Janie turns into a strong, self-assured woman through the course of the book’s extended flashback (who’s got two thumbs and is a fan of frame tale/flashbacks? this gal), but what she undergoes to get to that point is, to put it mildly, a hell of a lot. She has three husbands, only one of whom she ends up really loving, and that is the marriage that ends tragically. I won’t say what happens, what had to happen. You can read it and feel the weight of it yourself.
Zora Neale Hurston is an interesting case. Her work had become neglected after her death, only to be resurrected years later during Second Wave Feminism. It’s not hard to see why. Janie performs many roles through the course of the book, most of them related to stereotypical ideas of femininity and a woman’s place. Her first husband seems to be interested in Janie as a helping (farm)hand and someone to cook his meals. Her second husband values Janie as a trophy wife, someone to help him maintain dignity and appearances. As mayor of a new town, he has the freedom to wander while she remains stuck in his general store, doing work she detests. Her third husband is younger than her, but he doesn’t care. He loves Janie, wants what’s best for her, discusses things with her, works alongside her in the bean fields. That vision of equality cannot go unnoticed. 
Because it’s told in a flashback, the book takes on a hint of a dreamy quality, at least to me. Maybe I kept the flashback too much in mind. But Hurston knows how to describe an oncoming hurricane without a hint of dreaminess. It’s foreboding; you can feel the tension in the air, the hiss-crackle of it.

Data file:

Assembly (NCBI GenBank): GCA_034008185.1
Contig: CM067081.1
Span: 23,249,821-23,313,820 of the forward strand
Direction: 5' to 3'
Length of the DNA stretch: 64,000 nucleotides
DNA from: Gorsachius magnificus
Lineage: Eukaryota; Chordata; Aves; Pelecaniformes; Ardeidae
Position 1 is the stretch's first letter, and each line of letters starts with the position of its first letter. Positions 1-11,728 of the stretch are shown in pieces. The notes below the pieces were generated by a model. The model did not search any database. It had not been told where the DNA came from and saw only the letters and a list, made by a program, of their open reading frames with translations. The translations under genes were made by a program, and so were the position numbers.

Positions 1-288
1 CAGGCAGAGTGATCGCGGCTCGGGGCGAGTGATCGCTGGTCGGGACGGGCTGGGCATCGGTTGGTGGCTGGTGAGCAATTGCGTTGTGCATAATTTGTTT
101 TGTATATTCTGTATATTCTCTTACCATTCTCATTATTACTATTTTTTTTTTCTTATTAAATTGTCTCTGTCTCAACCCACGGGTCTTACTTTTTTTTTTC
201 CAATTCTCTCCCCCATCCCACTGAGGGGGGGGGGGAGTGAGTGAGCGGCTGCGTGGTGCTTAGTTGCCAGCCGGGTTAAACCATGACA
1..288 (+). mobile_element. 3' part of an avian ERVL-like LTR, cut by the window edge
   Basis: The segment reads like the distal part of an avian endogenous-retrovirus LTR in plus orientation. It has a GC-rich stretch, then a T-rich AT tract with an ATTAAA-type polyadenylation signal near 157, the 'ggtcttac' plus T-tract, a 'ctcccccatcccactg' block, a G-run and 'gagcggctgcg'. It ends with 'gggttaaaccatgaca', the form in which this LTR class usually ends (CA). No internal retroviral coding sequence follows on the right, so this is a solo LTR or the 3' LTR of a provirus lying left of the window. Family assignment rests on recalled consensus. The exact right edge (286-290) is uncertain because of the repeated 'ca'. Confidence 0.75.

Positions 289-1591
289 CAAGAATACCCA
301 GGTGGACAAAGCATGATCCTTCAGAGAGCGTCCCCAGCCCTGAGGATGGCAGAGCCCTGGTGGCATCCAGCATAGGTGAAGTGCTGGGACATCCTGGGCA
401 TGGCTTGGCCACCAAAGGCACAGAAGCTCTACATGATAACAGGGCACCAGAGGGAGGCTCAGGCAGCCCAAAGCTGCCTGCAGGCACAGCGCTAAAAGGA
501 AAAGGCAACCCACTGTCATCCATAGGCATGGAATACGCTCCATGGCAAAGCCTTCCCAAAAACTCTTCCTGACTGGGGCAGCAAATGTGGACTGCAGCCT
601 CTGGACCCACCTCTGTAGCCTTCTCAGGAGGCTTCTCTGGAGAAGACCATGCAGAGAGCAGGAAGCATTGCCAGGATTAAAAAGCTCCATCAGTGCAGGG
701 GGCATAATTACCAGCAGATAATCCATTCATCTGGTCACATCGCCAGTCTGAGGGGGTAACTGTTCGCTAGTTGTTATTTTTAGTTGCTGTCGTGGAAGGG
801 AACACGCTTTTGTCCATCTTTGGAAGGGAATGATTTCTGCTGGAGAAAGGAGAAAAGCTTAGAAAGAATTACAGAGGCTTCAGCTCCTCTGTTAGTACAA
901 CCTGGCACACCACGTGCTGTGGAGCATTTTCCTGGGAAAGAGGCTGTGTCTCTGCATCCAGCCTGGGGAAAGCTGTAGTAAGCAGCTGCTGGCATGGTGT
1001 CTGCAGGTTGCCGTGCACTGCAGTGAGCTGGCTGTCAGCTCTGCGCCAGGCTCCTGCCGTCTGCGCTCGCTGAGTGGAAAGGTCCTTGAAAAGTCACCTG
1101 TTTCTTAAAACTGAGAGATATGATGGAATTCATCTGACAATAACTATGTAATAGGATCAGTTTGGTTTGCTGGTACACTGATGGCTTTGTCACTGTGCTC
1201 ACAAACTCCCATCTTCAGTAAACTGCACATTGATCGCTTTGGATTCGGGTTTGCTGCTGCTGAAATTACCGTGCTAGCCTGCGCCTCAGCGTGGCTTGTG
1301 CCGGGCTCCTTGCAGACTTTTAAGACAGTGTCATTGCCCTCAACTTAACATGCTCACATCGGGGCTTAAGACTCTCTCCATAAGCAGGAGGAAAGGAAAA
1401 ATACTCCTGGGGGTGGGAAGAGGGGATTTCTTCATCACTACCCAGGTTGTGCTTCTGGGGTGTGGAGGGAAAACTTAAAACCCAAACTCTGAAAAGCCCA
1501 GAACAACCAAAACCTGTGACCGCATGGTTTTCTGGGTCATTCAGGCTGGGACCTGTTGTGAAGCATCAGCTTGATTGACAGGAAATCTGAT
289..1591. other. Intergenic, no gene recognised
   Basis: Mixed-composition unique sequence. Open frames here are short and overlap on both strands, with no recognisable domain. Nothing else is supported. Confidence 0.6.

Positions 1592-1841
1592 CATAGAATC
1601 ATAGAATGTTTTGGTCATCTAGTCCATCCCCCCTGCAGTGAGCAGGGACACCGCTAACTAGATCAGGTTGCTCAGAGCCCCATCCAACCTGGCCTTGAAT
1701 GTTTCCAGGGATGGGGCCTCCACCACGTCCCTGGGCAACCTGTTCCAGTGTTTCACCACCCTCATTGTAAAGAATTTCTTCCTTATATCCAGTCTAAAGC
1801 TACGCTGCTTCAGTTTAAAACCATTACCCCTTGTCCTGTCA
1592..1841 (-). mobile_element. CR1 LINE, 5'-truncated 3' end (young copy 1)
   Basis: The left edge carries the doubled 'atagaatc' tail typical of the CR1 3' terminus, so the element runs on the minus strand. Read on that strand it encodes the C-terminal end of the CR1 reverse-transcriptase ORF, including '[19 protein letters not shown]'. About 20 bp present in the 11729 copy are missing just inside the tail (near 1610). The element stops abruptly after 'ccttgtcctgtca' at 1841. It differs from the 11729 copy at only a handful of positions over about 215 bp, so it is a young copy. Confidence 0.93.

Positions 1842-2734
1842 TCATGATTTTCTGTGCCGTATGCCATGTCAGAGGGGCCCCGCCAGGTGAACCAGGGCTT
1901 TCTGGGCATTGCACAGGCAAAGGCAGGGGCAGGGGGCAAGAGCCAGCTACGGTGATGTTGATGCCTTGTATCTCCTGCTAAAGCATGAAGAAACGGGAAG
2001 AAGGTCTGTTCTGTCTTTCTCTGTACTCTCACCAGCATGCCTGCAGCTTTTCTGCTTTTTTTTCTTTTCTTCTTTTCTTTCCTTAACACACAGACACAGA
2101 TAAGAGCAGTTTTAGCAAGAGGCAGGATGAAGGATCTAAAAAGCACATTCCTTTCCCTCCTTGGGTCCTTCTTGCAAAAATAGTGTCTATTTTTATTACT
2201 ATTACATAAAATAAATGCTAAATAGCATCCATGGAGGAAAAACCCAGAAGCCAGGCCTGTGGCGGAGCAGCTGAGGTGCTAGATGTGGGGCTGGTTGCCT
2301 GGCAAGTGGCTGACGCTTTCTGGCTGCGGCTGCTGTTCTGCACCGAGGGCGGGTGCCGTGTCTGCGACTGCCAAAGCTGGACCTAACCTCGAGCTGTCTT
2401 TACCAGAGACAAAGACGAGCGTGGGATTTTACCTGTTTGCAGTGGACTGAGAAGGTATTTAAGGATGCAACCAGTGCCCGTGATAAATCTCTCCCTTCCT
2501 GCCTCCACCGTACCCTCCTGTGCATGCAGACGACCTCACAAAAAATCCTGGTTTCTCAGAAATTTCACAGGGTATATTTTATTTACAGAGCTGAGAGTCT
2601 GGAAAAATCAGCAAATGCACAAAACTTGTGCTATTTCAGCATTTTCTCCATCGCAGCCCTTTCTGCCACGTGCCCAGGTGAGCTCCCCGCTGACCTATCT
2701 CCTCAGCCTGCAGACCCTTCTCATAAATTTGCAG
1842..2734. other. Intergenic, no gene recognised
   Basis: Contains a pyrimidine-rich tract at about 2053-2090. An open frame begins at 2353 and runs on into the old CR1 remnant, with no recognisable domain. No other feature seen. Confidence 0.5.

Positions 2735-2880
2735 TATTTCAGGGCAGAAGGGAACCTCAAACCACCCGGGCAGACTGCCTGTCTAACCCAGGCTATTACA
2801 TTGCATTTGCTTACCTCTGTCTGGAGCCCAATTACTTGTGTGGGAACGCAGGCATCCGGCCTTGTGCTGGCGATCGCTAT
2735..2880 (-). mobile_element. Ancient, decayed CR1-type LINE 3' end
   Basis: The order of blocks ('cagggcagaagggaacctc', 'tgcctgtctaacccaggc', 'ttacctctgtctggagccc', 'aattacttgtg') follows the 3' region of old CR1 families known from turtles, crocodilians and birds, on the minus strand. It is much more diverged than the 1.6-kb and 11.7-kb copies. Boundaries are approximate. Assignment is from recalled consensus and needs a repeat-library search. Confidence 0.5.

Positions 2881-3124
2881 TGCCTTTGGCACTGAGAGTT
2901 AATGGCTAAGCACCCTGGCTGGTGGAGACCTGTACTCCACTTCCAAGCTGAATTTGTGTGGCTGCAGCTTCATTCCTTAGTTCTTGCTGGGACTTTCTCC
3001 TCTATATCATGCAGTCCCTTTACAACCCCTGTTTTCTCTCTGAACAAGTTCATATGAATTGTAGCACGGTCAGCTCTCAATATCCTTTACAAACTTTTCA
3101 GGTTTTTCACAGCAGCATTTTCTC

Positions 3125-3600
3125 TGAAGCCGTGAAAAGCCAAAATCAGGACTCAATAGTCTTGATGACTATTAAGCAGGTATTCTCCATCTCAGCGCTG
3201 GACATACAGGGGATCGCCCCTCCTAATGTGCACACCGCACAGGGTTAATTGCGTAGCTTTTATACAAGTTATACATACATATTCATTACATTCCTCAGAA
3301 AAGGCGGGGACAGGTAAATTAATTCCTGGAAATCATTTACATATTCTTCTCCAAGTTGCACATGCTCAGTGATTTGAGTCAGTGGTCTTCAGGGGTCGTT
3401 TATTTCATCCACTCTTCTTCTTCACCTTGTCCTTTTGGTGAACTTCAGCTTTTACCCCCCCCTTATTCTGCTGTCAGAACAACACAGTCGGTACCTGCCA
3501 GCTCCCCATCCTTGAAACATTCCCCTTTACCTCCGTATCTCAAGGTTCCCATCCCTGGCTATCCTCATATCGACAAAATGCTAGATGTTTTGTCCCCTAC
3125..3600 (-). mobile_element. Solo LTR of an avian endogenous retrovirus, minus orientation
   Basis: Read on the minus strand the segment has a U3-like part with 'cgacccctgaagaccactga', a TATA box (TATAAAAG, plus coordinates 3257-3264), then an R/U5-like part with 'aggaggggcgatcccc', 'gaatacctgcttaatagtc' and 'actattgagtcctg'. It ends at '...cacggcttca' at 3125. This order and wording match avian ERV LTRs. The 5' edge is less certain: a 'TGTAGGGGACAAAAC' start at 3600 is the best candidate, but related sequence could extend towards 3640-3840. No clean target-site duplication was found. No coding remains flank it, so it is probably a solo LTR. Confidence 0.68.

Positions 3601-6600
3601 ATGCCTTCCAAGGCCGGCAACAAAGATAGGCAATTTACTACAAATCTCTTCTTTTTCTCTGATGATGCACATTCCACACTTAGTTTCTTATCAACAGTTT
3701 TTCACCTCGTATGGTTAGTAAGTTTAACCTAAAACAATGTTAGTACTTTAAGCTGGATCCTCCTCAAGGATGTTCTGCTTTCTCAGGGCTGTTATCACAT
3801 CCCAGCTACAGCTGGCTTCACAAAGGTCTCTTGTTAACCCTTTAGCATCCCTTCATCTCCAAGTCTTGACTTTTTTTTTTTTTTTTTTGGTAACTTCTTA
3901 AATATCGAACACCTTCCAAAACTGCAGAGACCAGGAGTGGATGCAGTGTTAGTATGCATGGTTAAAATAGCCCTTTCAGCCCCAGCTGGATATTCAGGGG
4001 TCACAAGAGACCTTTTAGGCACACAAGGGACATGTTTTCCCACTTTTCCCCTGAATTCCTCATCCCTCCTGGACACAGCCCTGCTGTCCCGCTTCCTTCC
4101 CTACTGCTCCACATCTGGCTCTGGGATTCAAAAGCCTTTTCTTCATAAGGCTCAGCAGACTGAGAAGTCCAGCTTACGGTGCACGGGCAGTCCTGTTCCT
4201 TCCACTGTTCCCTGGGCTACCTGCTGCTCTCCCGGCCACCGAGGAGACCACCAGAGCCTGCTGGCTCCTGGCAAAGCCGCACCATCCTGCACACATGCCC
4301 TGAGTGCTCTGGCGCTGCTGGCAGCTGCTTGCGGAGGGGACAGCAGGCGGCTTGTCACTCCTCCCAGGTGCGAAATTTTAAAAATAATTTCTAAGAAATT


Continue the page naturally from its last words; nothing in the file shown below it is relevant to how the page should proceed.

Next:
But to return to the opening quotation. Janie says these words in eloquent defense of her third marriage, as a buffer to the townfolks that judge her for marrying her third husband. They find it unnatural that she and a younger man would marry, would even love one another. Hurston isn’t making a case for cougarism (but if she is, it’s a pretty one), only for tolerance and a relaxing of societal expectations, a call for openmindedness and for knowing the facts before passing judgment. 

paperispatient:

“Then you must tell ‘em dat love ain’t somethin’ lak ah grindstone dat’s de same thing everywhere and dod de same thing tuh everything it touch. Love is lak the de sea. It’s movin’ thing, but still and all, it takes its shape from de shore it meets, and it’s different with every shore.”

This quotation should be enough to convince anyone to read this beautiful book. 

Janie turns into a strong, self-assured woman through the course of the book’s extended flashback (who’s got two thumbs and is a fan of frame tale/flashbacks? this gal), but what she undergoes to get to that point is, to put it mildly, a hell of a lot. She has three husbands, only one of whom she ends up really loving, and that is the marriage that ends tragically. I won’t say what happens, what had to happen. You can read it and feel the weight of it yourself.